Review: ‘Whiplash’ hits both the high, low notes
We only hear about them if there’s video or audio — coaches, mostly — a Bobby Knight, grabbing and choking players, a Mike Rice, hurling basketballs and the foulest abuse at a recruit.
We hear the rationalizations, shake our heads and watch the court of public opinion take them down.
In “Whiplash,” Terrence Fletcher is Bobby Knight with a baton, the tyrant of the jazz-band program at New York’s prestigious Shaffer Conservatory. A mercurial bully, he charms and flatters only so he can tear down those he charms and flatters — trumpeters and ‘bones players, bassists and drummers — with the ugliest vulgarity and cruelty you could imagine.
And playing him, deftly delivering the bipolar changes in mood, tone and volume, is the great character actor J.K. Simmons.
“Whiplash” is about that band bully and his latest target, a drummer so driven to be among the jazz greats that he will play until the blood spatters from his raw hands all over his drum kit. Andrew (Miles Teller) establishes his drumming bonafides in an opening practice scene. He can play. And for the rest of this film, Teller holds his own with Simmons in a jaw-dropping battle of wills, a musical descent into madness, all in pursuit of perfection.
Expanded from a short film by screenwriter turned writer-director Damien Chazelle, “Whiplash” gives us nerve-wracking rehearsals of classic big-band charts.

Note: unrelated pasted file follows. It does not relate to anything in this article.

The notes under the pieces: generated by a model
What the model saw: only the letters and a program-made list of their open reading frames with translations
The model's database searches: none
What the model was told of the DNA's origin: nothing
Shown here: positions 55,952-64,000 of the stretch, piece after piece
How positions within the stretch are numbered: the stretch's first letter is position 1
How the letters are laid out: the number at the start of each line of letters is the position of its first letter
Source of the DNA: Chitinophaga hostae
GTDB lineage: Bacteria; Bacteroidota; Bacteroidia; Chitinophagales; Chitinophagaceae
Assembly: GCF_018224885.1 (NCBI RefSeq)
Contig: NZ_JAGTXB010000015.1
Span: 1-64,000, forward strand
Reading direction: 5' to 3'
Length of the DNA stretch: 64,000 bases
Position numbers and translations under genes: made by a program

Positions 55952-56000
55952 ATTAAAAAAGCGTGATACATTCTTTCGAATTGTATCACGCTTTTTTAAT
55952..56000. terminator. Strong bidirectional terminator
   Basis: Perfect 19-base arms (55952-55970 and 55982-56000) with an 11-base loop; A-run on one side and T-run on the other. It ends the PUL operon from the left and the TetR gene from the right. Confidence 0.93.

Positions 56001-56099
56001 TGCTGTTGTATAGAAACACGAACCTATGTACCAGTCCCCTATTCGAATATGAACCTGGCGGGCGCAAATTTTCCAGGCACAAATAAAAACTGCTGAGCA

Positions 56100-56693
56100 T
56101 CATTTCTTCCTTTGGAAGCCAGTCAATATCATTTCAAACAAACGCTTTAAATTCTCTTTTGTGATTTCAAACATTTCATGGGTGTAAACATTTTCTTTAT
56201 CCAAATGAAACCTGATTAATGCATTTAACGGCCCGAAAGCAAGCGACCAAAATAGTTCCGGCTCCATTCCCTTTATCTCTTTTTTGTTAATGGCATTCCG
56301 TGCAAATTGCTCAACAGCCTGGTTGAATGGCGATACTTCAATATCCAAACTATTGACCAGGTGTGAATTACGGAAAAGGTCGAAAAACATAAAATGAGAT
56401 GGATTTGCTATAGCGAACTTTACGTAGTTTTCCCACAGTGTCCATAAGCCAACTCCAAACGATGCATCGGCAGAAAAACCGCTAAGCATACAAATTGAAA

All the young players are on edge.
Fletcher kicks people out, just to send a message. He conducts instant, mid-rehearsal witch hunts to figure out who is out of tune. He throws things, and not lightweight things, either.
Andrew’s failed-writer/wife-left-him dad (Paul Reiser) is supportive. But that will be used against him. The kid tries for normality, pursuing the cute candy-counter girl (Melissa Benoist) at the Manhattan revival-house movie theater he frequents with his movie-buff dad.
Chazelle ups the tempo and the tension of scenes with quick cuts and extreme close-ups. This is as paranoid and cutthroat a world as the movies have ever seen, and Andrew, the “squeaker” (new guy), is just another bone for Fletcher to chew.
The script and Simmons make Fletcher a monster, and then look for ways of explaining him. We see a sentimental side, his genial public face.
It’s a great performance, and Teller, in a performance just as intense, gives us the faintest hope that this kid will grow the callouses to withstand the beatdowns. If his craving for approval doesn’t drive him mad first.
Roger Moore reviews movies for McClatchy News Service.